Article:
Hello friends, and welcome to this month’s Joyinmovement newsletter.
Last month we talked about making change. Many of you emailed to let me know you enjoyed the newsletter and that it helped you think about how better to approach change in your own life. I always enjoy hearing from readers!
Many of us are making a physical commitment to adopting healthier habits. If you can manage to stay healthy, physically, mentally, and emotionally, your journey throughout your lifetime will be all the more enjoyable.
Staying healthy should be a priority in your life. To accomplish your other goals, no matter what they are, you need a working body and an energetic mind.
You must be able to go through each day with abundant energy and good focus, so you feel creative and intelligent throughout your day. You have to be able to enjoy yourself, have fun, and build a wonderful life in ways that matter most to you.
You need a very well-running machine of a body to do all that. If you have any doubts about the importance of health, you’ll likely change your mind the first time you get seriously ill. I’ve seen that happen to folks over and over again.
Since it first occurred to me health is a “sine qua non” (something that’s absolutely necessary) in life, I’ve made it one of my top priorities. And I’m hoping you’ll all do the same.
I’m often asked about my health goals, so I often ask people their goals before I share mine. I’ve noticed that one big health goal many people have is to become younger!
In other words, they want younger or more youthful capabilities that we associate with health, and usually in these four categories:
I know for sure if you set specific objectives in each of these areas, for example, to lift weights five times per week, to do some cardio at least three times per week, or to stretch every day, by the end of the year you’d be stronger and more flexible too. And your endurance would increase, as well.
However, in talking with people about their health I also want them to realize a few very important points:
• You don’t need nearly as much strength as most health magazines would have you believe. You need only enough to do what you do efficiently. Most people can achieve all their strength goals with an hour of training per week.
• Flexibility, and especially joint mobility, become more important as you age. It makes it easier for you to do “young” things and less likely for you to be injured. Anyone over 30 should make stretching an important part of their health regimen. And if you’re not aware of why joint mobility is crucial, please contact me so we can start you on the Z-Health road to wellness. http://www.shellistein.com/experience-health/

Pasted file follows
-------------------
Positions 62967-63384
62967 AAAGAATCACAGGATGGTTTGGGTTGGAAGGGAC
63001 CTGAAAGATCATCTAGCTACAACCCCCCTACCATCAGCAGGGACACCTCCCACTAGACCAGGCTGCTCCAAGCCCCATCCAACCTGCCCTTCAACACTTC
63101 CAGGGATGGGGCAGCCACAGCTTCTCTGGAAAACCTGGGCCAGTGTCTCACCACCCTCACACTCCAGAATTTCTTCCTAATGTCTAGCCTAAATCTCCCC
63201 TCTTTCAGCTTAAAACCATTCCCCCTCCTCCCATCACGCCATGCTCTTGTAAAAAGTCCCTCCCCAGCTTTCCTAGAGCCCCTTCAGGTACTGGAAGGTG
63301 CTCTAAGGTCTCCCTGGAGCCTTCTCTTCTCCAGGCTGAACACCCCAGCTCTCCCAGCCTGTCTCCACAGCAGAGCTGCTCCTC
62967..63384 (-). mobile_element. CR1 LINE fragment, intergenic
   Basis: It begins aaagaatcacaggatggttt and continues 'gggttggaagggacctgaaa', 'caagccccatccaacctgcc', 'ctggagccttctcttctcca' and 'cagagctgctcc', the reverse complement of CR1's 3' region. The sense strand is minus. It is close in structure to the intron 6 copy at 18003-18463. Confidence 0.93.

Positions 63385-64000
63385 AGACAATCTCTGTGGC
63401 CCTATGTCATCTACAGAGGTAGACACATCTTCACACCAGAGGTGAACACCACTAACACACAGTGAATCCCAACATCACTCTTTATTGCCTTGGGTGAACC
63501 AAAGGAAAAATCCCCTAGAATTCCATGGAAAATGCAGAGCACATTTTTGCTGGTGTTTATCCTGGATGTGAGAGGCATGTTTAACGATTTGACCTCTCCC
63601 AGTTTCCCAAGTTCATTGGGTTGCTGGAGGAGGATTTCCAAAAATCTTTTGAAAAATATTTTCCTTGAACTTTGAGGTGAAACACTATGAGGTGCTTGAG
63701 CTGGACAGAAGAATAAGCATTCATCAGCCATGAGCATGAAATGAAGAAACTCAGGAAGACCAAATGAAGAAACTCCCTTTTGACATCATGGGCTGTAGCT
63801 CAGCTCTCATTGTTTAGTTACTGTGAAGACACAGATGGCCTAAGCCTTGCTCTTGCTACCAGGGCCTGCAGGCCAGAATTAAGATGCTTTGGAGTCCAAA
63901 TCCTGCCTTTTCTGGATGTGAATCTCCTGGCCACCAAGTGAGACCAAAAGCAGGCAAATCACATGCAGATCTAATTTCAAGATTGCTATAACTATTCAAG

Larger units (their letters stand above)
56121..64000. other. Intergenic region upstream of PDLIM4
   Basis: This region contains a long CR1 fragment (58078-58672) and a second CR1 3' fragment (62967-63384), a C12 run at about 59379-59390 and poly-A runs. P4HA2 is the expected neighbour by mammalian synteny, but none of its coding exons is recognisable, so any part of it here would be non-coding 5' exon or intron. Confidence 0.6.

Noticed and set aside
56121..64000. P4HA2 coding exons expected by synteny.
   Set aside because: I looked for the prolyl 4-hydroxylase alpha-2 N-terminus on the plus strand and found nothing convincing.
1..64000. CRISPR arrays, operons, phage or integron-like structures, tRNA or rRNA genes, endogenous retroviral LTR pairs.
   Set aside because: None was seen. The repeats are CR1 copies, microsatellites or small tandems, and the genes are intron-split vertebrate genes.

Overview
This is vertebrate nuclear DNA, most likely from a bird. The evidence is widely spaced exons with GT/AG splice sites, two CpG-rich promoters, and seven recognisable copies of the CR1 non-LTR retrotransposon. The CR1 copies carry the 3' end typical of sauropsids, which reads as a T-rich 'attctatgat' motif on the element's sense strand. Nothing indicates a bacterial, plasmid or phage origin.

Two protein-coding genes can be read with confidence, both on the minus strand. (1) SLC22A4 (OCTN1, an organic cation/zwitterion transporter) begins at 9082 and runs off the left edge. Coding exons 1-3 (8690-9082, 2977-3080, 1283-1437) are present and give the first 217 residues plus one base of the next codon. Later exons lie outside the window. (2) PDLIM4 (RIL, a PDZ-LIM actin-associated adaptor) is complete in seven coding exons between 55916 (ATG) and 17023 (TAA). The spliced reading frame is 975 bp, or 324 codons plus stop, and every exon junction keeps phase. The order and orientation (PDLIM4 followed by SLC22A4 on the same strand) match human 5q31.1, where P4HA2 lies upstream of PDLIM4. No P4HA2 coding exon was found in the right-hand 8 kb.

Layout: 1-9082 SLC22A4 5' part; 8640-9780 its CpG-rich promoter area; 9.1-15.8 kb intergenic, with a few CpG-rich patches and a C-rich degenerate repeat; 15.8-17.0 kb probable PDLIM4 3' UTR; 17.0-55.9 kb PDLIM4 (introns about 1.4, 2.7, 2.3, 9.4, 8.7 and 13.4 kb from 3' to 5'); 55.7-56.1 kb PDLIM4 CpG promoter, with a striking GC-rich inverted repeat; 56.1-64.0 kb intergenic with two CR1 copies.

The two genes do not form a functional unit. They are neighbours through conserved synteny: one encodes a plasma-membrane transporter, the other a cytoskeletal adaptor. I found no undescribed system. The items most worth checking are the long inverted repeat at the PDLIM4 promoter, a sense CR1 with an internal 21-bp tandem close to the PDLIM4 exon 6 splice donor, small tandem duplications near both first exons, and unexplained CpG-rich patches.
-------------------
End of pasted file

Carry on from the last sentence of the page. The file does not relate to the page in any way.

• You don’t need to run a six-minute mile to be healthy. As with weight training, there’s little to no scientific evidence supporting the idea you have to train like a competitive athlete. To build stamina, walking is as good as running.
• There’s more to health than strength, flexibility, stamina, and appearance. Mental and emotional energy are critical. And the most important thing is immunity and freedom from illness.
So maybe, if you’ve tried to go gung-ho with health goals before and fell way short of the mark, this year you can incorporate some of these pointers I just mentioned.
Here are some more examples and ideas about how to get healthy efficiently:
• Try reducing your weight training to an hour per week. You can train only once per week (covering the full body) or every day (one body part per day). For maximum efficiency, do only ONE SET per muscle group (back, chest, thighs, calves, biceps, triceps, and shoulders). The trick to making one set work is to work until exhaustion, and then do a few more reps. It’s hard to do, but it takes less time and gets good results.
• Stretch twice per day for five minutes each time. Stretch gently. But make sure you make progress as the days go by. It’s not always easy to measure your progress, but if you keep at it, you’ll notice changes.
• If you’re running like crazy, slow down. If you aren’t running at all, start. (When I say “running,” I’m speaking of doing any sort of cardiovascular workout)
Also, when it comes to running, if you don’t like to run, then don’t. There are many other cardio choices. The idea behind cardio is you should train yourself only to the point of being able to accomplish your normal life’s needs, such as climbing a flight of stairs without getting winded. You don’t have to get yourself ready for competition, unless of course you are competing!
• Do a little sprinting. Unlike running, this is to get those fast-twitch muscles, nerves, and fibers working again. Five minutes twice per week is plenty.
• If you’re over 40 and haven’t done so in a while, get a good checkup. Get your blood work done. Have your healthcare provider check your insulin levels, your hormone levels, your cholesterol levels, and so on.
• Eat well. Need I say more? EAT WELL.
Spend a half-hour per day, at least, playing.
For me, I like to keep play simple. I’ve been walking to the library every day for an afternoon break. For you, it may be taking a walk, meditating, or maybe playing golf or tennis.
Identify the key areas of health you want to focus on. That always comes first. It’s essential to treat your health as the blessing that it is.
And of course I hope these Joyinmovement newsletters that come your way each month provide you with some fresh ideas and insights that you can use along your journey.
Until next month, keep finding JOYinmovement,